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Archiver > CHEROKEE > 2001-06 > 0993966613


From:
Subject: [Chero-Culture] CHEROKEE Sources & Hebrew Similarities
Date: Sun, 1 Jul 2001 01:50:13 EDT


Hi Lynne, Rachel, and anyone interested:

I'm finally getting around to answering this as I found some answers on these
various questions folks on this list have been genuinely asking and others
seemingly, but I hope not really criticizing. As a few on this list seem
tired of what I have to say personally on this and similar subjects, I've
looked back for answers from others on the list who posted or answered this
quite awhile back,
and I'm trusting they don't mind the repeat. They seem like very nice folks
who don't seem to get there backs up over things. By the way, Tawnee sent me
an interesting book by snail mail. She's so nice! :)Here goes starting with
Dan's post, and I haven't read all these books he suggests, but it looks like
a pretty good listing. I don't think you'd steer us wrong, would you, Dan? :)

>>X-Message: #14
Date: Thu, 22 Feb 2001 00:05:34 -0800
From: "Dan" <>
To:
Message-ID: <04c201c09ca6$3cead120$>
Subject: Re: [Chero-Culture] Learning Matterial
Content-Type: text/plain;
charset="iso-8859-1"
Content-Transfer-Encoding: 7bit

>>I have a list of stuff sold by Prentice Robinson
There are books and tapes, many other things.
I have no affiliation with this other than passing its location on to you
One Item says
Cherokee Language and Culture
Presents
OUT OF THE FLAME
James Adairs republished unedited portion of writings about early
practices and religous customs of the Cherokee
This is considered the oldest availible information
Adair lived with the Cherokee as one of the tribe for forty years during
the early 1700's
His book was published in London in 1775.
Out of the Flame is not an attempt to report on, or to define present
Cherokee beliefs and practices. Is does provide a rich understanding from
which those practices may have evolved
Adairs information is a must for the sincer seeker of facts and the
truth on the subject.
Prentice says its $30

Contact
Cherokee Language and Culture
Prentice and Willena Robinson
4158 E 48th Place - Tulsa OK
74135
1-918-749-3082

There are also syllabary flash cards
bookmarks
Award winning videos
Cherokee syllabary scroll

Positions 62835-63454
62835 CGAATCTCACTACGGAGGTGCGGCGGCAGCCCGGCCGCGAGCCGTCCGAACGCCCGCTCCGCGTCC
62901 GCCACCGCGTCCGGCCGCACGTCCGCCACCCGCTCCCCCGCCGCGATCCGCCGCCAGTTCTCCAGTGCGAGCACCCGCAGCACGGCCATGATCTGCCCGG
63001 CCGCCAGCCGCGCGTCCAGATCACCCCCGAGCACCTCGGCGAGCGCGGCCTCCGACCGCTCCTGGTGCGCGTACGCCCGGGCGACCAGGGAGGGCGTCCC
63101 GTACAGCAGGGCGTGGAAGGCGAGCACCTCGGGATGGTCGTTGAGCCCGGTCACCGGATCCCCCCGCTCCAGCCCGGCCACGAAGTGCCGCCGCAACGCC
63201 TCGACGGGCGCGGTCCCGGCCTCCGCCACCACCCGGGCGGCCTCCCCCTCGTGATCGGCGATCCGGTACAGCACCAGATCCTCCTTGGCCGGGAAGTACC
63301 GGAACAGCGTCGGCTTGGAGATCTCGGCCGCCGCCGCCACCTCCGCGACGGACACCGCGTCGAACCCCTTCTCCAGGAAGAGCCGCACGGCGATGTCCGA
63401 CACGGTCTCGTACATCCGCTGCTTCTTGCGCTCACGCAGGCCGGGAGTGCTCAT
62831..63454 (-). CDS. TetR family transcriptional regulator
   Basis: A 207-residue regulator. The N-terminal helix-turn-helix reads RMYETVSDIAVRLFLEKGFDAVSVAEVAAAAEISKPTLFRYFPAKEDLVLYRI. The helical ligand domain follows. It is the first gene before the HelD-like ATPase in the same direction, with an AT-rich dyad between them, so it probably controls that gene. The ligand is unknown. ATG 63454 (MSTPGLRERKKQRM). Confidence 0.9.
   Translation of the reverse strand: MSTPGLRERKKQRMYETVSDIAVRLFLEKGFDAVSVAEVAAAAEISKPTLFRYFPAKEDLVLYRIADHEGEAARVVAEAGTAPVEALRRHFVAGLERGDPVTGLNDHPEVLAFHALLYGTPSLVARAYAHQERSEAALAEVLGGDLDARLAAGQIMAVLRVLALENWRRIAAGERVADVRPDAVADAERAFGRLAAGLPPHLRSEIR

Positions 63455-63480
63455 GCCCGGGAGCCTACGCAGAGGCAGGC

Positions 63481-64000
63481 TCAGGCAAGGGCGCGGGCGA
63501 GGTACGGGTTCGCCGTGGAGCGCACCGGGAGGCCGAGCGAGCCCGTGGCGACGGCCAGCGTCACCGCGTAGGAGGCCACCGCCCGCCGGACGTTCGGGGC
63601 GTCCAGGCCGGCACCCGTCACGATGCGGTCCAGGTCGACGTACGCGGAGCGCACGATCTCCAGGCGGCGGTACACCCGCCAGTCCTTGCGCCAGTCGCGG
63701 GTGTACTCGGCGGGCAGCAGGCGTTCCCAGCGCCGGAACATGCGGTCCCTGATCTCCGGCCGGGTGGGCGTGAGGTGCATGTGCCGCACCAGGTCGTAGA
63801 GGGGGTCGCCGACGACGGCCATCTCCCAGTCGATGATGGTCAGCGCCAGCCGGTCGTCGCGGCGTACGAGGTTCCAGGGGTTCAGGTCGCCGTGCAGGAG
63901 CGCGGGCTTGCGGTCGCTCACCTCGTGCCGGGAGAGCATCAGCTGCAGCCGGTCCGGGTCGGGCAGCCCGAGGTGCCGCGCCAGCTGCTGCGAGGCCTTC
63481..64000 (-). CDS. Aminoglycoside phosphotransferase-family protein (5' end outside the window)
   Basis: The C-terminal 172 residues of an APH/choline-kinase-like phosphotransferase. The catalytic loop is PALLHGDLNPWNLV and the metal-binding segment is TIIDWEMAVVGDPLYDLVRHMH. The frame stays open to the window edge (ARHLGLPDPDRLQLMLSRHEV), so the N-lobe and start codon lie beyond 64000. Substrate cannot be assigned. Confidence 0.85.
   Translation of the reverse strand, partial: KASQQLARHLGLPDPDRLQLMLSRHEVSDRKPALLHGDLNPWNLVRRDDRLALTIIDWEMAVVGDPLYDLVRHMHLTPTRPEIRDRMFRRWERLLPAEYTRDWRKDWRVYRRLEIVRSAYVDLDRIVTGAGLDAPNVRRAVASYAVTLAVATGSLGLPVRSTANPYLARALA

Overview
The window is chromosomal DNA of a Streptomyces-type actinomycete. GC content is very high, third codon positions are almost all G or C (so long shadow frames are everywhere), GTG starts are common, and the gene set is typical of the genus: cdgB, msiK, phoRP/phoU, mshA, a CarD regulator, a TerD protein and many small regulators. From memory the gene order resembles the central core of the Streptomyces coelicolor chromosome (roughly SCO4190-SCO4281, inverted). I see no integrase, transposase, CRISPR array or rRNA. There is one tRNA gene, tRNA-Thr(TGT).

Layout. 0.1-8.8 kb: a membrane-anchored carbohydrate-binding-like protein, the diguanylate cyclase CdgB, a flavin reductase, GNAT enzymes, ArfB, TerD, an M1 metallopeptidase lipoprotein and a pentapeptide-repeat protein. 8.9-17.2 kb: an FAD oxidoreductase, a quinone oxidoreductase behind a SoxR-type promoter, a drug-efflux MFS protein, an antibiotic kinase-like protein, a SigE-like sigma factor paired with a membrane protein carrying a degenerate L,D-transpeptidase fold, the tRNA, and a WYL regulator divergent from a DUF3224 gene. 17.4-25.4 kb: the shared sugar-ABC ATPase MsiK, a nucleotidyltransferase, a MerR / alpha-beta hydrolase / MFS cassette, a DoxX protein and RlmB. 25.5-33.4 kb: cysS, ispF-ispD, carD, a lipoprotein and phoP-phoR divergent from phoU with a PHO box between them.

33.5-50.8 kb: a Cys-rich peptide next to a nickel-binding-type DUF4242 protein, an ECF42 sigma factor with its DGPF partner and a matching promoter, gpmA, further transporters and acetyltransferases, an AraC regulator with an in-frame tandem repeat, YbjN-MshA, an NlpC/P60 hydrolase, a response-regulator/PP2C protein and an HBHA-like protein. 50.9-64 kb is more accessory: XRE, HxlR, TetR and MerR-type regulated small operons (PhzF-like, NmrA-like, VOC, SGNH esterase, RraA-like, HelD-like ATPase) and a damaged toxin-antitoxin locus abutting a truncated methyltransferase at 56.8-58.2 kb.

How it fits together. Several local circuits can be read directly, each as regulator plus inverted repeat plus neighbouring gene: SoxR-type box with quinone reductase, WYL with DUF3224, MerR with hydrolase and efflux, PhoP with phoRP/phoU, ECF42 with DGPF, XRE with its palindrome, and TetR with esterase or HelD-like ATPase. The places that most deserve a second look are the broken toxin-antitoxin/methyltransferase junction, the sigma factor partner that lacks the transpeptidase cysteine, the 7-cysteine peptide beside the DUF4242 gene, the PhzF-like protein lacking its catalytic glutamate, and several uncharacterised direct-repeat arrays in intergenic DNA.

Eagles and Psalms = poem
Historical Sketch of the Cherokee audio tapes
Cherokee new testament = book
Elias Boudinott Cherokee and his America = audio tapes
Cherokee Messenger = audio tapes
Cherokee Gospel of John = audio tapes, also a good aid for advance language
Cherokee made easy = audio tapes
Cherokee Study course with work book, single audio tape
Hyms in Cherokee 2 cassetes
Easy to use Cherokee Dictionary
Amazing Grace , Sylabary , Lords Prayer = cassette with print
Your name in Cherokee = book , over 1000 names.
There are also items for schools/

I did not post in extent , but this gives an idea of what you can get from
him.
Feel free to share this message with those who are looking for Cherokee
Learning Items.
Dan<<
________________
Then from Nancy J. (Where are you these days, Nancy?? You're a very nice
person, and I hope no one has been mean to you and made you not want to
post!):

*******************************
>>Elise,
The Little People stories are from the book Cherokee Little People by Lynn
Lossiah.
Out of the Flame is Adairs' thirteen arguments for the Cherokee being the
Lost Tribe of Israel.

Now.....I know I am walking a thin line here.....yes, it does have alot of
religious reference in it.
The details he gives of everyday life of the Cherokee are priceless. This is
their lifestyle from the 1700's and there aren't many records of this time
period.

Nancy J.<<
--------------/
>From Treva and shared at different times by Nancy & Ron, this one by Ron:

This item was originally posted to this list by Treva Key. I am
including at the end the publisher's credits that she provided. The text
is identical.

=====

LITTLE-PEOPLE-WHO-WORE-WHITE

The Cherokee used to greet the morning sun in prayer each day. They had
gathering places near the villages along the winding courses of the rivers
and streams or by waterfalls. They would go into the water immersing
themselves to cleanse their bodies, minds, and spirits. This ritual was done
daily, in all seasons, to keep them in touch with truth and purpose.

One of their gathering places was the area now covered by the water of
Fontana Lake in North Carolina, not far from the Cherokee Qualla Boundaries.
It was then known as Judson. From this area comes the Oldest Story Ever Told.

It is reported that the native people of Turtle Island (North America) knew
what was happening all over the world. They talked about small people-like
creatures covered with hair who traveled through the trees (monkeys), horses
with necks longer than their bodies (giraffes), or the ones that were striped
black and white (zebras) and many more animals that did not inhabit the land
of Turtle Island.

They knew about other lands and other peoples. Some even sent friendly
messengers back and forth. They shared ideas with these people from the other
side of the ocean.